C K Akunnor speaks about his credentials after taking charge of his second high-level management job at Hearts of Oak.

The former Ghana and Wolfsburg captain talks about superstition in football, tactics and his personal ambitions.

The 39-year-old spoke to the club’s official newspaper Hearts News. Here are details of the interview.

How surprised were you to get the call from Hearts?

It was very strange but not really surprising like the first call which came some months ago. When I left Wise, I thought that my market with the national team which I must say I was happy to have landed.

I hadn’t really even considered a move to Hearts by then, but then out of the blue I received a call from Hearts to manage the club. So I said OK. It seemed like a good idea and I thought to myself, well, I could certainly do with improving my CV as a coach with a club as big as Hearts of Oak where the stakes are always high and the fans very demanding and really difficult to satisfy.

What was said between you and the club when you first met?

We spoke about everything to do with Hearts. The management told me what they wanted to do with the club and their ambitions for Hearts and I told them what I could do in the role of a coach to get the results and get the club back into reclaiming its past glory in the League and on the international scene.

From our very first meeting there has been a good feeling between myself and all at the club and we have had a very good working relationship so far. I really hope it al continues this way in all of my stay here.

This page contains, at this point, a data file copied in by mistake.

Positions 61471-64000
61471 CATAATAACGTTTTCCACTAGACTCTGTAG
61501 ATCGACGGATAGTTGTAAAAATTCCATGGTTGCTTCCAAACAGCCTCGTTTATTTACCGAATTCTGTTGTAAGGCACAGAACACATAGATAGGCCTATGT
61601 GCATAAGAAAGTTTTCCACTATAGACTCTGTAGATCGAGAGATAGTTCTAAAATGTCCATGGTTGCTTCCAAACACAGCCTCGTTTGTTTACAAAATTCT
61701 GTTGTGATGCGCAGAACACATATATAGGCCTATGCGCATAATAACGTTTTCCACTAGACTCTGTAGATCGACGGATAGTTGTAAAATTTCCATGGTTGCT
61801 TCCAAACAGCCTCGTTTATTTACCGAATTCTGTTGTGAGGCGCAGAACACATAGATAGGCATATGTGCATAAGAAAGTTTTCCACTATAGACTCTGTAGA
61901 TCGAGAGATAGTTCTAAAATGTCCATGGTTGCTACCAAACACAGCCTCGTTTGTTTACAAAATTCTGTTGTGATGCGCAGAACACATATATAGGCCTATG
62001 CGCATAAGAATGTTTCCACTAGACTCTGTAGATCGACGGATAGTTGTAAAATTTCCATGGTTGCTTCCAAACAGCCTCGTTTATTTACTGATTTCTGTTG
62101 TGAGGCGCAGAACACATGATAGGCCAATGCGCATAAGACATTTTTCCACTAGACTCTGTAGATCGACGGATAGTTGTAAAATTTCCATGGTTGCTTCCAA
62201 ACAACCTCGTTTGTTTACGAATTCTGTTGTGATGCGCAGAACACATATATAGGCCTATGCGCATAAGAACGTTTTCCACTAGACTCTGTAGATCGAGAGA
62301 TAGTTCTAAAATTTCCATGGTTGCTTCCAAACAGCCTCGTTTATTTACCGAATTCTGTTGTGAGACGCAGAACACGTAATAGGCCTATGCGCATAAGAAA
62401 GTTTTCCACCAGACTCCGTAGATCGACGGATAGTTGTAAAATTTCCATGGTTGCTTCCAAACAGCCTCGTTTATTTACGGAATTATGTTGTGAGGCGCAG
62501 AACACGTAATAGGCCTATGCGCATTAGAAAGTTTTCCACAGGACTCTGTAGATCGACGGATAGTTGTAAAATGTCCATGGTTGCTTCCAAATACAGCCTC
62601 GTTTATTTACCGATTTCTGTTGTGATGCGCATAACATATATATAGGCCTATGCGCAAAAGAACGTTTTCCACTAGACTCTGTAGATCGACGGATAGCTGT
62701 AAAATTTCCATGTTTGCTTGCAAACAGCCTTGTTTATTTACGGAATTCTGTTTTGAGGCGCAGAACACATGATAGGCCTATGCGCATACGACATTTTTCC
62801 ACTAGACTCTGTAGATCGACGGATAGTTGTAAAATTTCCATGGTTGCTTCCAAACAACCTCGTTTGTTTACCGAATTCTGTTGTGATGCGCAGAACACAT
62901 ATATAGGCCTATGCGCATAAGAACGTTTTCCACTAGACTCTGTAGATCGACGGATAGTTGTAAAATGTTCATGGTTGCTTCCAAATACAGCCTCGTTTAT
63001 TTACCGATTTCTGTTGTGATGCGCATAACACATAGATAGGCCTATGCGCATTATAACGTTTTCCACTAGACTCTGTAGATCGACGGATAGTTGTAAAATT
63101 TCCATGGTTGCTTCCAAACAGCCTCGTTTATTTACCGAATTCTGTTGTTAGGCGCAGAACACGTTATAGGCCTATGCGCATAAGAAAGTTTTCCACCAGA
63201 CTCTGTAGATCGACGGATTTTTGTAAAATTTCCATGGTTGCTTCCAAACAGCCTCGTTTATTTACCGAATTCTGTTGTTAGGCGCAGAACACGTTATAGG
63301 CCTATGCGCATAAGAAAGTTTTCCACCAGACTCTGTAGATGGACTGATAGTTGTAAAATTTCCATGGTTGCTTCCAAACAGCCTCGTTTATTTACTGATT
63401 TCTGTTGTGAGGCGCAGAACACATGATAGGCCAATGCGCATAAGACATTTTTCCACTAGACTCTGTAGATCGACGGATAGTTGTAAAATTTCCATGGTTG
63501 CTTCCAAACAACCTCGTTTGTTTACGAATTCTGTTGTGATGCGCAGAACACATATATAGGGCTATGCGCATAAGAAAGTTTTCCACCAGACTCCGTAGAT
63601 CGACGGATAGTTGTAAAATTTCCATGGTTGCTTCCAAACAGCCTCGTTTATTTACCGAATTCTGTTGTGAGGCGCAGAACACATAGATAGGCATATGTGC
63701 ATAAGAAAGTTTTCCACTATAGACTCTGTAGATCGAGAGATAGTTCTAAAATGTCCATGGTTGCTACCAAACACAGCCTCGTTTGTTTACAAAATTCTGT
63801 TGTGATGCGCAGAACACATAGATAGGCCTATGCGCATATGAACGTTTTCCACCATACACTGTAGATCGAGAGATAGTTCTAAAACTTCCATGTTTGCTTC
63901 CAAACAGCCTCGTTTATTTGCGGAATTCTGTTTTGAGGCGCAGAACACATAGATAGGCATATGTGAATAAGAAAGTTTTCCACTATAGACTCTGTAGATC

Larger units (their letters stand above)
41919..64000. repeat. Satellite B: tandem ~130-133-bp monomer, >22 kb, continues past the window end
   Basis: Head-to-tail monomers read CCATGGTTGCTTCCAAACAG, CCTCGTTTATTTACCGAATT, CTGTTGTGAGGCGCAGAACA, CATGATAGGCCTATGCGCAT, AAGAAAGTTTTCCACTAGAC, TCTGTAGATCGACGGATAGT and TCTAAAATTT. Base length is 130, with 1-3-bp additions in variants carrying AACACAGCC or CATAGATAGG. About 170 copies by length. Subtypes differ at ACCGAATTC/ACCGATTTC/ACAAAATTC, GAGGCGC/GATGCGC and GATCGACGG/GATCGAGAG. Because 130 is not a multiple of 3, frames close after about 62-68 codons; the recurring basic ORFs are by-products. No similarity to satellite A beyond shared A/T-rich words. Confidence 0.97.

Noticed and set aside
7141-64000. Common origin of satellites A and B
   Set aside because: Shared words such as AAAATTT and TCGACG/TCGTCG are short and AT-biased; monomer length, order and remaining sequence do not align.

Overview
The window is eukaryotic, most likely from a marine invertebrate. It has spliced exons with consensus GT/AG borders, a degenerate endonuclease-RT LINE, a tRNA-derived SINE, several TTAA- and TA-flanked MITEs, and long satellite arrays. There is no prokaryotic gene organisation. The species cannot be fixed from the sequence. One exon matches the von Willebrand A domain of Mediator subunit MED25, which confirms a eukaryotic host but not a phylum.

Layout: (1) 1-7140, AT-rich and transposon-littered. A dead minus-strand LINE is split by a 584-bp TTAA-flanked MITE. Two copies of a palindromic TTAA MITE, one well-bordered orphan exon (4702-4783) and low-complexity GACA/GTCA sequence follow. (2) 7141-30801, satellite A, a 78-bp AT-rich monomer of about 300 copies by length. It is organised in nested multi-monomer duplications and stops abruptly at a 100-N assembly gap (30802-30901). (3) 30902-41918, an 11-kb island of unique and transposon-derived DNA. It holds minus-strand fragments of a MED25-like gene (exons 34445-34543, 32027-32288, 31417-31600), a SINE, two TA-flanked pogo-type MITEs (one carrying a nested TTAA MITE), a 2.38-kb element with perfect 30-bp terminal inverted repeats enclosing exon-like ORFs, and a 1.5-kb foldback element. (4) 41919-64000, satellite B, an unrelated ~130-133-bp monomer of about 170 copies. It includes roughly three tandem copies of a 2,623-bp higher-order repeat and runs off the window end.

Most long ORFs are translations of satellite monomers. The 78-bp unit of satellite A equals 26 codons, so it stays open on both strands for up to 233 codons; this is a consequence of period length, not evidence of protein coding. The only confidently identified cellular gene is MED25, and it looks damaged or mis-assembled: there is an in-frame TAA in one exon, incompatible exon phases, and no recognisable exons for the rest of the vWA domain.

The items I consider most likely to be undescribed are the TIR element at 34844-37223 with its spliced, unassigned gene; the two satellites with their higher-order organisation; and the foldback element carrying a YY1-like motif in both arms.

What attracted you to Hearts because we understand Salas Tetteh, David Duncan and a few others all chickened out for reasons which best be said to be the huge expectations from the fans?

All of these individuals might have their own set of reasons but I believe they did not come for good reasons known to them. Yes I believe I have what it takes to lead Hearts to a higher platform once again. It also represented a perfect opportunity to coach one of the biggest on the continent and to further improve upon the past. I have come a long way as a coach and I hope the experience acquired both as a player and a coach will help me succeed.

I have monitored the club for several years and I think I am really impressed with its large support base and its strong tradition. Its name alone is an attraction on its own because on the African continent one can not mention great clubs without mentioning Hearts of Oak. It represents a power house in African football. I am not saying this because I have come here but we have to understand that facts.

Who were your managerial mentors and what did they teach you?

All good coaches like to look around the world and pick up little bits of philosophy here and there, put it together and make it their own. So my mentor is the world. I like to watch football in South America, Italy, Spain, and England and pass on that experience to my players. Every coach is different, though, but I believe I have learnt a lot from Sam Ardey, Jones Attuquayefio and E.K Affranie.

But in reality I am a big fan of Real Madrid coach Jose Mourinho as a coach and as a man.  I have read a lot of his books on the game and I think I really admire his style. I really want to learn from him. I will want to meet him and grab a few techniques from him. He fascinates me a lot with his leadership style. Mourinho undeniably is a cult figure – you either love him or hate him, once you know him there’s no middle ground with him. In contemporary football, he is the self-anointed ‘special one’ and master of the mind games. He is the king motivator, the master baiter, in fact.

Mourinho is a fantastic person and I think it is crazy when people say he all sot of things about him. He is young in the head and when you are young up here (taps his forehead) it is not important what age you are.

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